3 Shot Pano

the 3-5 shot panorama is a really cool way to capture a scene. it’s not really a pano but think of it as a S-U-P-E-R W-I-D-E picture as you aren’t doing a full 360. you can take these with any camera. it doesn’t have to be expensive. and you don’t have to have a super wide lens. in fact you may want to shoot you pano using a more zoomed lens instead of the widest setting.

some cameras have a PANO mode. this is nifty tool but we have some issues with this mode. first thing is that you have to practice using it because it forces you to shoot a specific way. you don’t need that mode to make a 3 shot pano.

how to take a 3 shot pano. start with your lens as wide as possible. later you can change to a more zoomed in setting. the cameras orientation can be either taller than wide or wider than tall doesn’t matter but stick to one as you are learning. if there is a way to lock the exposure do that so your frames look to be about the same exposure. when you start taking your pano be quick about it but don’t rush.

all the 3 shot panos that we take are hand held but you need to mind some things. the pivot point of the camera. if you get really far off it makes it harder to stitch back together without distortion. exposure is a factor so find a way to hold a setting. framing the important parts of the pano so those subjects are in the middle makes certain you won’t cover up those interesting bits.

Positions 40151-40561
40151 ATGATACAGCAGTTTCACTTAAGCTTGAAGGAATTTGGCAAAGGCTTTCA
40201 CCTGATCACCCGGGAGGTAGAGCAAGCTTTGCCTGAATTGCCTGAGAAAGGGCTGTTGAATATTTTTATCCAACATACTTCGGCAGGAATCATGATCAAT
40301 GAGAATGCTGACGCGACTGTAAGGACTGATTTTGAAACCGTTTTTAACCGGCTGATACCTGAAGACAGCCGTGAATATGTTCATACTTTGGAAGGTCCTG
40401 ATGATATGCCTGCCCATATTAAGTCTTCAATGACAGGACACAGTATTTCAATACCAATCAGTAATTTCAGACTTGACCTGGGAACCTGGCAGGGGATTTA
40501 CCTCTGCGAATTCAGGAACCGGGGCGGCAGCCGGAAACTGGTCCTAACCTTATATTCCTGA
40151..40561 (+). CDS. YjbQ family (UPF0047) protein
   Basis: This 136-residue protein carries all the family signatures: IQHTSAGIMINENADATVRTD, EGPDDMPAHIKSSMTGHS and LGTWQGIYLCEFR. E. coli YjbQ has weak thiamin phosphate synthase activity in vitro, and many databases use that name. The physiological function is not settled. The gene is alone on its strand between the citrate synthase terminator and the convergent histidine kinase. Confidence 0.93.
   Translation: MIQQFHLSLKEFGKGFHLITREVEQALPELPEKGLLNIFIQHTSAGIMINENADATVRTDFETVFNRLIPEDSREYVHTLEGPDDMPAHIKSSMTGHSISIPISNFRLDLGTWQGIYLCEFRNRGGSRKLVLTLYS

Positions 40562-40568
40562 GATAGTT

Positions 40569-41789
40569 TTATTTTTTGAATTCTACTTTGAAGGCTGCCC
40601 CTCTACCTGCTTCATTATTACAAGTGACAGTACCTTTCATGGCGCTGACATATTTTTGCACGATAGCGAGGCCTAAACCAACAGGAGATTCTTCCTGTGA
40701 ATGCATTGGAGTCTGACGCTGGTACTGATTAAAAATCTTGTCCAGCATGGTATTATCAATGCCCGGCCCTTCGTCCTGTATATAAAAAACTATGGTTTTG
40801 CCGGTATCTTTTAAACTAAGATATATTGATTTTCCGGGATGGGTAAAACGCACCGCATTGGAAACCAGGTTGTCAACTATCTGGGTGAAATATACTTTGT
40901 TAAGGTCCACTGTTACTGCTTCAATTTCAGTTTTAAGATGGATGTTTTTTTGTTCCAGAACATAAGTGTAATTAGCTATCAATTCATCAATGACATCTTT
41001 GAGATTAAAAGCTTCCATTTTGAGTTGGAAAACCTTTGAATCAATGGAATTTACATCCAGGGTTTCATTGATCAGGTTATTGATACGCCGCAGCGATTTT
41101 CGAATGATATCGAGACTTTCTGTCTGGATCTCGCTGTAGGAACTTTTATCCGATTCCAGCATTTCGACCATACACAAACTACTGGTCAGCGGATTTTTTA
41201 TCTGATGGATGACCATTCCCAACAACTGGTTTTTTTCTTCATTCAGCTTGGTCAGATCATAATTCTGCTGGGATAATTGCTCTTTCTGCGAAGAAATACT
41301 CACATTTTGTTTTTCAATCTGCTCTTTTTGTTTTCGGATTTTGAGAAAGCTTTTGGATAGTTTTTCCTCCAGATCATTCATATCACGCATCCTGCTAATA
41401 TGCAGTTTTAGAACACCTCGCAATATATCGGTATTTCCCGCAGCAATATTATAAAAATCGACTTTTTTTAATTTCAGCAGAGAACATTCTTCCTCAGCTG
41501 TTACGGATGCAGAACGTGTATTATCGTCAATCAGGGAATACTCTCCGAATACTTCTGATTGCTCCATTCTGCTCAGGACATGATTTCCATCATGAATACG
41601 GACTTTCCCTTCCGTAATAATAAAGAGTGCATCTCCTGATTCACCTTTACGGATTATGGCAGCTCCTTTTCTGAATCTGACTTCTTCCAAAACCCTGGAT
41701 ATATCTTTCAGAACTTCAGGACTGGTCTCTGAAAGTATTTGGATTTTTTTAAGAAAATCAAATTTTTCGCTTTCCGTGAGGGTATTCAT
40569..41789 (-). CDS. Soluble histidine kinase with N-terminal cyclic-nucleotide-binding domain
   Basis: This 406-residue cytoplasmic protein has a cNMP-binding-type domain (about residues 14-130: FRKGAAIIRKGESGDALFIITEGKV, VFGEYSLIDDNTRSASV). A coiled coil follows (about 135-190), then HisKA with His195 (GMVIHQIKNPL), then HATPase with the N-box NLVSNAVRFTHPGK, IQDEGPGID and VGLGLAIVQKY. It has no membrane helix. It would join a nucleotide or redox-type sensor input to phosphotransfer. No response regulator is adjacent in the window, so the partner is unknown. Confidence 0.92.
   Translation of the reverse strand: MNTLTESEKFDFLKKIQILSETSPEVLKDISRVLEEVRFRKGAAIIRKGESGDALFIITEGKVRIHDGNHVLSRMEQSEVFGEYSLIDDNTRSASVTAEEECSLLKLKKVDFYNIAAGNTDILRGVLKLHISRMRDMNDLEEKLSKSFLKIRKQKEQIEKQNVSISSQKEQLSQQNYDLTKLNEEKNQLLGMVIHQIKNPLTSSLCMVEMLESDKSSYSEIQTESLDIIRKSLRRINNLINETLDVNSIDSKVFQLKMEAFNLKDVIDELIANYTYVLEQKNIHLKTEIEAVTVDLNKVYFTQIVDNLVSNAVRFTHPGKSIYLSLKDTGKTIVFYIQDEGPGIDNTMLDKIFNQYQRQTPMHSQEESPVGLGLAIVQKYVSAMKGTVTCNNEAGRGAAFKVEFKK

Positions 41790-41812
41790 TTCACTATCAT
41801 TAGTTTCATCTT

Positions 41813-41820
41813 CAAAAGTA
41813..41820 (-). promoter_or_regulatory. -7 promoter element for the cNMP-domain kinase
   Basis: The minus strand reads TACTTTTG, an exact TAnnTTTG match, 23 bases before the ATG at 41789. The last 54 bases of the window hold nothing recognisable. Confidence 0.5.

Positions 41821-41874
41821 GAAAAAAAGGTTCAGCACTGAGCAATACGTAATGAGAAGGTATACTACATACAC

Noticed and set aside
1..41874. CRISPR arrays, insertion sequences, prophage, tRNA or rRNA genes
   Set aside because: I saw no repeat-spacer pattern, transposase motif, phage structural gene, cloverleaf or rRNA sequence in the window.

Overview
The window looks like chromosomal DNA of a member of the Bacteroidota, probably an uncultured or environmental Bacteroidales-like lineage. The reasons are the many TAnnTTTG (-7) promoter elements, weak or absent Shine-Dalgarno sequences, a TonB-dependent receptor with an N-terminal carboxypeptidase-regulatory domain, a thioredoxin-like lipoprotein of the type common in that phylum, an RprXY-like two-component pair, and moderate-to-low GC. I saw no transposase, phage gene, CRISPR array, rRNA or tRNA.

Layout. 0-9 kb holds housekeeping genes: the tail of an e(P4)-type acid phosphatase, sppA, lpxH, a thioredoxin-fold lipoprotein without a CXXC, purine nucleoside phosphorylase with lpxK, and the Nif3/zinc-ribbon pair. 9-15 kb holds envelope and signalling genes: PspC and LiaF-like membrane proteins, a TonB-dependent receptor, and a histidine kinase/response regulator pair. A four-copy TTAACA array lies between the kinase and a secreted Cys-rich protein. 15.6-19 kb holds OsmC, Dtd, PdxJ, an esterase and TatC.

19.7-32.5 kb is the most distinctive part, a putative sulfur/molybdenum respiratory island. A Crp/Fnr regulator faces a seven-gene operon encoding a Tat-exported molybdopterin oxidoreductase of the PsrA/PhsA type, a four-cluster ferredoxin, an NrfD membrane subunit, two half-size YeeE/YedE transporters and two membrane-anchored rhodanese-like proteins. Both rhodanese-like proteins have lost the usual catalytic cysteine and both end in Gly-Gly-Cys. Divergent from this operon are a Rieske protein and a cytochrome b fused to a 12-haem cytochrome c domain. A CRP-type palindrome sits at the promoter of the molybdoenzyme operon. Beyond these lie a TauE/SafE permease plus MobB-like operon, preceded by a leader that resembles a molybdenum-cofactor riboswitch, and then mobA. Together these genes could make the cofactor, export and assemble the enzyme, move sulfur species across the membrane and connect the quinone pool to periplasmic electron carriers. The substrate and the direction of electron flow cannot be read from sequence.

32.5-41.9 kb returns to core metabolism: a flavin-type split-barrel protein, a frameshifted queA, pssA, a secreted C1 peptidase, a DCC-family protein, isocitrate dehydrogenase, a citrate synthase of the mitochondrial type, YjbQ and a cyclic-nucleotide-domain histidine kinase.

other tips
hopefully the scene not moving much but if it is so what. the blurs in the frame can be cool looking. it’s always a good idea to take more shots than you actually need. or take the same “positioned shot” a few times if the action is not right or it’s blurry.

one fun thing to do is to have the same person in each frame. that way when you stitch your subject will be everywhere.

lots of tools can put it together
Adobe Photoshop since CS2
Adobe Photoshop Elements 9 (Win/Mac)

[more list goes here]

print and mount
print your shots and mount them on a board
has an organic displaced look to it.

2 Replies

  • I can’t tell you how many trips to the Grand Canyon I’d taken and afterwards always felt my photos just came back lacking. On my last trip I experimented with photo-stiching. At some spots I took 50 or 60 photos, just moving the camera slightly with each shot. Then stitched them all back together in PS when I got home. All I can say is WOW! My photos of the Canyon have never looked so good! Finally, I was able to capture that wonderfully immense view.

    I find myself doing this all the time now. Such an easy way to get a super wide angle feel without having to have a DSLR and a pricey super wide angle lens!

    Great topic!

    // Ted

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